zondag 22 mei 2016

Data visualization : Network analysis with Graphviz and NodeXL

Introduction

We are witnessing the growing importance of data visualization in Business Intelligence and -Business Analytics. Data visualization is one of the important aspects of Analytics process. When doing Analytics you have to investigate the data for certain patterns and when you get a basic idea of the data and the scope of the job you formulate certain hypothesizes and you try to prove them or falsify them.

Now, I'm receiving education about data visualization and one the assignments is visualizing network related information. So I picked a data set and try to visualize that in a network diagram. Technically that is easy to do but how to get insights from this network is a bit more difficult. This blogpost is about certain aspects of data visualization. I'll describe the process of data visualization a dolphins social network data set.

Dolphins

For this assignment and for this blogpost I decided to use a dataset from the UCI Network Data Repository, specifically a dolphins dataset. This is a dataset of an undirected social network of frequent associations between 62 dolphins in a community living off Doubtful Sound, New Zealand. You can find more information about this dataset here and at the Cornell University Library.

Dataset

The download of the dataset from the University of California provides a couple of files. The one I used for this assignment is the .gml file and the .png which is shown below in this paragraph. The nodes in the network are the names of the dolphins while the links show relationships between the nodes.

To understand networks and their participants, we evaluate the location of actors in the network. The location of the dolphins is an important element in the diagram and we can ask ourselves the following questions: Who are the leaders? Who are the bridges (perhaps not always the leader)? Who are the isolated ones? Where are the clusters? Who is in the middle and who is on the sides of the diagram? As said, the first diagram I found was this one ? But can we create a more insightful diagram?
Although this diagram provides some information about the social interactions, it's a bit difficult to see the most 'popular' dolphins and the outliers. Is it possible to analyze the data and provide more insights in the data by adding distinctness between the nodes and the vertices?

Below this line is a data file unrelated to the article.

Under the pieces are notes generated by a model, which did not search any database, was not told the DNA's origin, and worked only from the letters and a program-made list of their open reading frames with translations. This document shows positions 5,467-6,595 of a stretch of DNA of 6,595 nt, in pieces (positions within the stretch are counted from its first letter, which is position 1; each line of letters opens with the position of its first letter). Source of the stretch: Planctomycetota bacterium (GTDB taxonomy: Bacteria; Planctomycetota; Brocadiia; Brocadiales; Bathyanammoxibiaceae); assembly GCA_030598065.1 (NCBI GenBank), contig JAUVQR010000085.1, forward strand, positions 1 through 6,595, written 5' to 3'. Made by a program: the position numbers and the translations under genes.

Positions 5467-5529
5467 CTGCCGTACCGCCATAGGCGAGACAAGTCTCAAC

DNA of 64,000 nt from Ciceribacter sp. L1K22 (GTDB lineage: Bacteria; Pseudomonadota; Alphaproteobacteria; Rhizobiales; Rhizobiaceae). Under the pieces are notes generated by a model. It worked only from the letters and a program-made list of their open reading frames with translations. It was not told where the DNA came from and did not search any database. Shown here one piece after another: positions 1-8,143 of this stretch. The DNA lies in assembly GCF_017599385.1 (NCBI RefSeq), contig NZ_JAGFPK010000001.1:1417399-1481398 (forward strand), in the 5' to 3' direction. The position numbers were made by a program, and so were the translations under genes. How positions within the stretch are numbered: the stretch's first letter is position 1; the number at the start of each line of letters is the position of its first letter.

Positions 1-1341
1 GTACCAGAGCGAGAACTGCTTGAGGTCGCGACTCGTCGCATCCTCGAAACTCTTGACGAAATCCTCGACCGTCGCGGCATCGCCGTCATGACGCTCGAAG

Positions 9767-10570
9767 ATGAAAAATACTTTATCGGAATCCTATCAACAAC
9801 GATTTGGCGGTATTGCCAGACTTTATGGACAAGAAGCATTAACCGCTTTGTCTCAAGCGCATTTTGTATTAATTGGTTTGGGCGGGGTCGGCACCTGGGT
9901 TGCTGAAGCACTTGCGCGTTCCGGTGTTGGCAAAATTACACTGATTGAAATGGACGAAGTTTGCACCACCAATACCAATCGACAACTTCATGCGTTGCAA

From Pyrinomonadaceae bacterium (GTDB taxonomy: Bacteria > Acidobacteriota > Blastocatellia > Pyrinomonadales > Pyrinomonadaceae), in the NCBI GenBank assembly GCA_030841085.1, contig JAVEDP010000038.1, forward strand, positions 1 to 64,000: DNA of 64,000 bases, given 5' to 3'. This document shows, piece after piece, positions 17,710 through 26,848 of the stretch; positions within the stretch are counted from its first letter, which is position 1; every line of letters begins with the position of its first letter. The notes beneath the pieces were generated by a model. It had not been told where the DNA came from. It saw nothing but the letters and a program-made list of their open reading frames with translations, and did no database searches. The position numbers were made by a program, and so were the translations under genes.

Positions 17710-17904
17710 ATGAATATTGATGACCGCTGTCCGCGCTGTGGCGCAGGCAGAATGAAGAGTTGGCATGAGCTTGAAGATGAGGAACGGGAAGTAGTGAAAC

This is the paraphrase of the research I've found on the webpage of Cornell University Library :
"Social animals have to take into consideration the behaviour of conspecifics when making decisions to go by their daily lives. These decisions affect their fitness and there is therefore an evolutionary pressure to try making the right choices. In many instances individuals will make their own choices and the behavior of the group will be a democratic integration of all decisions. However, in some instances it can be advantageous to follow the choice of a few individuals in the group if they have more information regarding the situation that has arisen. Here I provide early evidence that decisions about shifts in activity states in a population of bottlenose dolphin follow such a decision making process. This unshared consensus is mediated by a non-vocal signal which can be communicated globally within the dolphin school. These signals are emitted by individuals that tend to have more information about the behaviour of potential competitors because of their position in the social network. I hypothesise that this decision making process emerged from the social structure of the population and the need to maintain mixed-sex schools."

Some key concepts

There are a couple of key concepts important: degrees, betweenness and closeness in social network analysis. I'll explain them in more detail here.

Degree
Social network researchers measure network activity for a node by using the concept of degrees. This is the number of ingoing and outgoing links/vertices. This is just counting the numbers of relations. In case of the dolphins, the dolphins with the highest degrees are the leaders, as you would say when using common wisdom. But you can discuss that by asking, how is the a high degree dolphin connected to others? Is the specific high degree dolphin connected to other high degree dolphins or does she/he connect the loners too? Is the dolphin in a high degree cluster or does she/he involve others too. And can we visualize that in a complex diagram?

Betweenness 
Another aspect is the betweenness of nodes (or dolphins if you like). Although a certain node can have a high degree of connections, the location of the node in the network could be isolated (within a cluster). A node can be in between of certain clusters and then the node is an important role as a connector between clusters. So this node is important but it is also a weak point in the network because if the node breaks down, the clusters are not connected anymore. Without the in between node, signals from one cluster to the other will be cut off. So, this node is also very important for the (social) cohesion of the network.

Closeness
Closeness is also an important metric of node. Closeness tells you something about the ability to access the all the nodes in the network. These nodes can access the other nodes more quickly than others can do

Eigenvector (variant of closeness)
Eigenvector (also called eigencentrality) is a measure of the influence of a node in a network. Eigen vector assigns a certain weight to nodes in the network and nodes that have a high score are more important and are more important to other nodes that are connected to that node. Examples of this metric are PageRank of Google and the Katz centrality.

You can find more information about these concepts here:


Network analysis with Graphviz